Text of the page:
Why States Matter
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Why States Matter

So, Abortion Goes Back to the States? Alright, Then.


ell, it’s official: the Supreme Court’s right-wing majority has decided to “return the issue of abortion to the people’s elected representatives.” It’s now up to each state to decide how much it values women, and how far it will go to protect women’s reproductive — human — rights.

This would be no problem if we were living in, say, utopia. But in fact, many of the “people’s elected representatives,” mostly of the Republican variety, have been working to restrict abortion for years. Last year alone, they enacted 108 abortion restrictions across the country.

And so, here we are, as of Friday, June 24, 2022, living in a country where 44 states either substantially restrict abortion or, in the case of eight states and counting, ban it outright.

“Who Can Get An Abortion?”

A medical question has become one of legal categorization. Categorizing abortion recipients implies that some patients are worthier of the procedure than others, and encourages prurient lawmakers to indulge in a sort of pornography of need around who deserves the dignity of bodily autonomy and who doesn’t.

Some situations you’d think beyond argument: rape and incest, for example. The fact that only seven states explicitly allow an exception for abortion in the case of rape or incest says everything you need to know about the barbarism of our current society.

But — and — what about everyone else? What about the teenager who used contraception incorrectly and got pregnant (perhaps she lives in one of the 34 states that mandates abstinence-centered sex ed in schools)? Or the mother who didn’t think she needed contraception, and who knows she can’t provide for another child? What about the woman who, gasp, in a moment of weakness threw caution to the winds and had unprotected sex? The woman who did “everything right” and still knows she’s not ready to raise a child? What about ANY PERSON WITH A UTERUS, who needs an abortion SIMPLY BECAUSE — because she knows best when or whether to start a family, because she deserves the same bodily autonomy as the man who impregnated her, because she’s a human being?

If we’re haggling about “who can” and “who can’t” control their reproduction, we’ve missed the point.

Illegal Pregnancy

In fact, we’re living in a country where all pregnancies, not just unplanned ones, now qualify as potentially criminal acts. What about the woman who does want children, who decides she is financially and emotionally ready to start or expand a family… and who miscarries? This is not an academic question: about 10 in 100 known pregnancies end in pregnancy loss before 13 weeks, according to the American College of Obstetricians & Gynecologists. And as anyone who’s ever been pregnant (except for Amy Coney Barrett, apparently) knows, even the safest, lowest-risk pregnancy is serious business. According to a study in Obstetrics & Gynecology, “legal induced abortion is markedly safer than childbirth. The risk of death associated with childbirth is approximately 14 times higher than that with abortion. Similarly, the overall morbidity associated with childbirth exceeds that with abortion.”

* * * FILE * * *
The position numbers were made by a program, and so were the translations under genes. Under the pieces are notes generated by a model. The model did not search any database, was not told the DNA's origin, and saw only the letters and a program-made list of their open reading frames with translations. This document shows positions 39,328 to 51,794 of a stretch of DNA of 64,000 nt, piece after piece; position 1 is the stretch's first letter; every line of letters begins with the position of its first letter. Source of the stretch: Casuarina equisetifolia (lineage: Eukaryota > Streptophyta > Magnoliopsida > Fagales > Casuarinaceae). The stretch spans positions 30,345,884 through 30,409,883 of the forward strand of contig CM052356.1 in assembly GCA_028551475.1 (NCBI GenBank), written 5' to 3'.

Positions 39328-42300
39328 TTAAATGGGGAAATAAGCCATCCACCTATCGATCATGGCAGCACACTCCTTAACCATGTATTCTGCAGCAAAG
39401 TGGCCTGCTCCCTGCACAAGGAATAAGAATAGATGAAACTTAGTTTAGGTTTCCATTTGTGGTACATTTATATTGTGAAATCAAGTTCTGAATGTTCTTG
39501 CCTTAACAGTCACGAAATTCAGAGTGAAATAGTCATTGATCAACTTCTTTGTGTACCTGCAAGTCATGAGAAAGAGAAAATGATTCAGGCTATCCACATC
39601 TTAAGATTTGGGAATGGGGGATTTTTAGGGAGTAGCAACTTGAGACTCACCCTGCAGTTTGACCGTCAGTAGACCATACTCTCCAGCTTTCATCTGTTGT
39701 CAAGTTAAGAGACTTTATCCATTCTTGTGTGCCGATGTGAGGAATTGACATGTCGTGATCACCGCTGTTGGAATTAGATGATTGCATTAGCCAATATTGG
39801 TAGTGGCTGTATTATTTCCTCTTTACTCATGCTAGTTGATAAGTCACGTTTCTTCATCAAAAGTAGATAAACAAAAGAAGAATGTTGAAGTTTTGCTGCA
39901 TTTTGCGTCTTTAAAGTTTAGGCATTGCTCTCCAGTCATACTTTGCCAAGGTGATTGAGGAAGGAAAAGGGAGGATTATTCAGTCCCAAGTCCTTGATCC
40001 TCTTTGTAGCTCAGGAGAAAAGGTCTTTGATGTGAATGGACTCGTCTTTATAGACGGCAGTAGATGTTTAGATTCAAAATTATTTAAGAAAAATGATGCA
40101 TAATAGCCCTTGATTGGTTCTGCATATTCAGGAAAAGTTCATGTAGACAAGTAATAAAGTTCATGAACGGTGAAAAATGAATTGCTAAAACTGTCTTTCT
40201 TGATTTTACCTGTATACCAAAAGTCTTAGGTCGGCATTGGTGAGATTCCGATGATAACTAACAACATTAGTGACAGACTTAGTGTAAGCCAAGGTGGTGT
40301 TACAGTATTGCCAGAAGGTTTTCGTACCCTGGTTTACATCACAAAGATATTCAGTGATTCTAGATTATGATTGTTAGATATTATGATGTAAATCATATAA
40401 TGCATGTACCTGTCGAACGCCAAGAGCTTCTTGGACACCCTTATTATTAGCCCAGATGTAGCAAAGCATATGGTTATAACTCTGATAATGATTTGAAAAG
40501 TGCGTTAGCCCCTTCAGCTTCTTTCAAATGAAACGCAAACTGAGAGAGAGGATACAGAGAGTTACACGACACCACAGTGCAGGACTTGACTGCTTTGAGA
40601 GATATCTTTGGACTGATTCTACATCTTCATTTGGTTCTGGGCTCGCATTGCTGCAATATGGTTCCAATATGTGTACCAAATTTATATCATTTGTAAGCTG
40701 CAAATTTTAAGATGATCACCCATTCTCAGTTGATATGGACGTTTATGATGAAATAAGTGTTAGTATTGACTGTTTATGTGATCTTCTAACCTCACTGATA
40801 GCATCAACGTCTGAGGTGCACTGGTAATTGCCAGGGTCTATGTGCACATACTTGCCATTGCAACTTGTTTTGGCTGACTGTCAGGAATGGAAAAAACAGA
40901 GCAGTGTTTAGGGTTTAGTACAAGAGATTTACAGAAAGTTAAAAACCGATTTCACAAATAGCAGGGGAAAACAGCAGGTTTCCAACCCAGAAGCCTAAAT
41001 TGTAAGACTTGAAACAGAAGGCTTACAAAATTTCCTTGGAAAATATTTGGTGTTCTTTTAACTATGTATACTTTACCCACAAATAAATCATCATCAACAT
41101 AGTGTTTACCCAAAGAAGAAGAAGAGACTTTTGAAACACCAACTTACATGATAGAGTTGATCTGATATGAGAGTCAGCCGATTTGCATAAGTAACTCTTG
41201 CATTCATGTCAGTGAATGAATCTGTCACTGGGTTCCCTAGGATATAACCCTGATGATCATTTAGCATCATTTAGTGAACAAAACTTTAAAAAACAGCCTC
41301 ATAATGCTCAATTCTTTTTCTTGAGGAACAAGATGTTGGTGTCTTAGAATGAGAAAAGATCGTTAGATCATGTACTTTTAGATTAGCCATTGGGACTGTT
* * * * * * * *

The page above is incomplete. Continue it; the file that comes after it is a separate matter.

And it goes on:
Pregnancy is even riskier if you live here in the US. In what should be a national disgrace of a public-health emergency, the US has the highest maternal mortality rate among developed nations. We have fewer maternity protections and benefits than any other developed countries. (Do we even count as “developed,” any more? Maybe “devolving”?) More than 120 of the planet’s 195 countries provide paid maternity leave and benefits. Not us; we provide ZERO! As with guns, we are proud outliers.

From Private Misfortune to Public Crime

Used to be, a miscarriage was a private tragedy. But now that Roe has fallen and states are free to legislate women’s menstrual cycles at will, every miscarriage is going to be scrutinized, with the grieving woman considered guilty until proven innocent. How do you convince a panel of anti-women, anti-science witch-hunters that you didn’t induce an abortion, honest?

Judging by other countries with draconian anti-abortion laws, you don’t. Take El Salvador, where a pregnant 22-year-old woman recently miscarried after suffering emergency complications. She found herself sentenced to 30 years in jail for an alleged abortion, despite already being a mom to a two-year-old son. “Pro-life,” indeed.

As women become potential criminals, so their medical caregivers become targets. “Pro-life” extremists in the US have been murdering doctors all along, but now, post-Roe, we have state bureaucracy in on the game to an unprecedented degree. Since the 1980s, states have been imposing targeted restrictions on abortion providers (TRAP laws), mandating everything from onerous licensing requirements to facilities’ corridor size, but the point has been to curtail abortion access, not endanger providers (at least, not explicitly).

Texas, always one to go big, upped the ante in August 2021 with its “Heartbeat Act,” offering private individuals a $10,000 bounty to rat out not only abortion providers, but anyone who “aids and abets” an abortion, e.g. insurers, pharmacists, clinic receptionists, et al.